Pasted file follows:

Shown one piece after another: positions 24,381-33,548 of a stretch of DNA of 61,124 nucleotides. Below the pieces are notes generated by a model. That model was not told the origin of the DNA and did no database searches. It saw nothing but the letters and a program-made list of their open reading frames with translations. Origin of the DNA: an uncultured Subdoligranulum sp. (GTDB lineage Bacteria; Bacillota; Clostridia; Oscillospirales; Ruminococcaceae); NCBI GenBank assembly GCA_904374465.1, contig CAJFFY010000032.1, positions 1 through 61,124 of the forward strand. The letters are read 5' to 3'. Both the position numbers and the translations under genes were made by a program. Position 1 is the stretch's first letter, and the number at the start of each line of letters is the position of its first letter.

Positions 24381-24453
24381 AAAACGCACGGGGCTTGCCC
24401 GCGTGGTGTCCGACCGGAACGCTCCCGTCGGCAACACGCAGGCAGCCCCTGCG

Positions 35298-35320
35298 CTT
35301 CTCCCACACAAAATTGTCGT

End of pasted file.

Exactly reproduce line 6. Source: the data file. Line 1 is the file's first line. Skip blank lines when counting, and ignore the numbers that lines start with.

35298 CTT